Yield Farming: An Explanation
In this yield farming introductory guide, we’ll be looking at how yield farming works, and the ways in which DeFi protocols compensate users for providing value, by performing different types of economic activity. These efforts can include loaning funds to traders, providing token holders with liquidity supporting network operations by validating transactions, or promoting the protocol thorough marketing activities.
We will also be looking at the level of risk involved and how it can be mitigated, as well as the various strategies that can be employed to ensure the optimum return on investment.
What is Yield Farming?
Yield farming is a means of earning interest on cryptocurrency by implementing a choice of passive investment strategies. Participants can earn additional rewards, by taking on risk for a position and provide specific benefits to the protocol.
The yield farmer generally benefits from a pre-determined schedule of interest payouts, unlike with many other types of investment, where investors cross their fingers and hope for price appreciation over time. With a regular buy-and-hold position, you can simply purchase a stock, though the profits will not be well-defined. However, if the investor were to boost returns by loaning their shares to a short seller for a fixed compensation this would be yield farming.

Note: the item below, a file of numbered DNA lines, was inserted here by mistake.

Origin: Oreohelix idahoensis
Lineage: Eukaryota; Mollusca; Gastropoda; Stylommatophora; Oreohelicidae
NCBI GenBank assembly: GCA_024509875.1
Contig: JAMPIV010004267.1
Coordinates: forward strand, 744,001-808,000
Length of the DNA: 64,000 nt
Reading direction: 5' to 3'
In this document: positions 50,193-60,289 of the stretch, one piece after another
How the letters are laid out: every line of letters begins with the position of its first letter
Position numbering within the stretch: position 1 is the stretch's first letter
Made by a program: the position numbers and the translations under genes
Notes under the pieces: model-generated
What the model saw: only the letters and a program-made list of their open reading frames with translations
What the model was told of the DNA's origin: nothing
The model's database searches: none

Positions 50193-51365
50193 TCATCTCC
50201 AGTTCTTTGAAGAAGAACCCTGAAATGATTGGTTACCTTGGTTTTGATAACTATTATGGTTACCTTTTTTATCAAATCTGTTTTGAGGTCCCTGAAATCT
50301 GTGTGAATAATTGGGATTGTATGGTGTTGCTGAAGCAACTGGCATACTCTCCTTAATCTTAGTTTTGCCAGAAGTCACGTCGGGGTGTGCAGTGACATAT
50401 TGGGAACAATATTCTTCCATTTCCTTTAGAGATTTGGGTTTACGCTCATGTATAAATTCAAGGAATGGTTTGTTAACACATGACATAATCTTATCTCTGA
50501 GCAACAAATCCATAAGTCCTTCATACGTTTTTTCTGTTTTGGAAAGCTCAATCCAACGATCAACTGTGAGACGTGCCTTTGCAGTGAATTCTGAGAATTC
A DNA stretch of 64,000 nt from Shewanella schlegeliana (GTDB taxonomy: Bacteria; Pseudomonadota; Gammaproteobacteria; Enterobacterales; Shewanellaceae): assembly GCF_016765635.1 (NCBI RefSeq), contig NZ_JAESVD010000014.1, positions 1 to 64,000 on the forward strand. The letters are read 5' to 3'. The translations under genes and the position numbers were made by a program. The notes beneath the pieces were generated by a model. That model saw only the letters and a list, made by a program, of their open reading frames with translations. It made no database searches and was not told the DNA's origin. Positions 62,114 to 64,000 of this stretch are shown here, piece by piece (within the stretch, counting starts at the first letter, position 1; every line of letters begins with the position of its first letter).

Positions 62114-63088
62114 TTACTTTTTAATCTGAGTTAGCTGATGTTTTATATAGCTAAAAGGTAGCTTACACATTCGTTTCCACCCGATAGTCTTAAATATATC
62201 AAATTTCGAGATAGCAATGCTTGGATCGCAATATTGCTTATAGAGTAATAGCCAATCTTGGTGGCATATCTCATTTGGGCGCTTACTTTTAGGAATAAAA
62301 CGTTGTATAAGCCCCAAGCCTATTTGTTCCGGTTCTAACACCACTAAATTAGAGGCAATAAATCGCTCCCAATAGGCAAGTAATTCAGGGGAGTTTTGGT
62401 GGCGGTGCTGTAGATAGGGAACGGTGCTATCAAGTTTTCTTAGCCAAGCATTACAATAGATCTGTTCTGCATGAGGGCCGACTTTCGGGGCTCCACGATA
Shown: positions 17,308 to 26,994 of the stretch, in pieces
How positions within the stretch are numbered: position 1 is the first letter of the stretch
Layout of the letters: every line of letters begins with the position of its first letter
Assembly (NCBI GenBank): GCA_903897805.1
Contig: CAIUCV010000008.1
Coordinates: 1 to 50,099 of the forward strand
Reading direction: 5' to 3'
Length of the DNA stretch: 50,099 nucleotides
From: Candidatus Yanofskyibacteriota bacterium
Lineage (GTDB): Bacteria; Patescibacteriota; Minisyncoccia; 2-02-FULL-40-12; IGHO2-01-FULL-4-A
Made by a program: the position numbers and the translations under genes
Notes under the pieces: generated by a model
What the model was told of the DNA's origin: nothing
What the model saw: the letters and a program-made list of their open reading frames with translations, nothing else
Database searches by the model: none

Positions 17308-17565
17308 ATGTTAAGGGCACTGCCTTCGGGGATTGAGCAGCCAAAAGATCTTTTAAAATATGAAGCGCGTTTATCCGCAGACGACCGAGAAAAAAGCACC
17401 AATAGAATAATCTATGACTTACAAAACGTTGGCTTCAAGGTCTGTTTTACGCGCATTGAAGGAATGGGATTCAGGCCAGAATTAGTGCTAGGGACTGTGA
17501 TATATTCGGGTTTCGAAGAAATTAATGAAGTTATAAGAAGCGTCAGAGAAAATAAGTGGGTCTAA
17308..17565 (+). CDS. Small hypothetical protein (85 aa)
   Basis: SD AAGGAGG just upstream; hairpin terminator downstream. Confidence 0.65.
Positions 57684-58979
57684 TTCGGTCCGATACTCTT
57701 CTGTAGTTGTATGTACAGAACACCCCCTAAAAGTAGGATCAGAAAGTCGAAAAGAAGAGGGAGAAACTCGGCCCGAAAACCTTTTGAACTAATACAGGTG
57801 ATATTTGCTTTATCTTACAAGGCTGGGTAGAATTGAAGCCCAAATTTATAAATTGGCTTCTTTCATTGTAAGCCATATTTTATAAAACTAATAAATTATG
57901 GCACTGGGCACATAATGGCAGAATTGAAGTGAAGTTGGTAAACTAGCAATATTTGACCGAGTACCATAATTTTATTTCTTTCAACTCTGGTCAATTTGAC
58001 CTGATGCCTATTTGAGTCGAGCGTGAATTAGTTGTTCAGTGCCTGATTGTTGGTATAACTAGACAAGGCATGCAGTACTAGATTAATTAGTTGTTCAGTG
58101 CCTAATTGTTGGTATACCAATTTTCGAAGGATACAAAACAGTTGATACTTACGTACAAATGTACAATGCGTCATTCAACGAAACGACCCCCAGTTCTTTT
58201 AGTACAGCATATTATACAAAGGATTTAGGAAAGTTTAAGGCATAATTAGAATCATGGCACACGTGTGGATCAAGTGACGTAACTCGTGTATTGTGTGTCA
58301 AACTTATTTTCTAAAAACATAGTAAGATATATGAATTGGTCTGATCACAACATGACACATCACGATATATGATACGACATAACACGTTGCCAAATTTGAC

Let’s now look in detail at the five main ways in which yield farmers can generate sizable profits.
Yield Farming Activity 1: Lending
Exploding onto the scene in mid-2020 decentralized finance (DeFi) protocols allowed individual traders to participate in a range of lending activities that had previously only been available to major centralized institutions.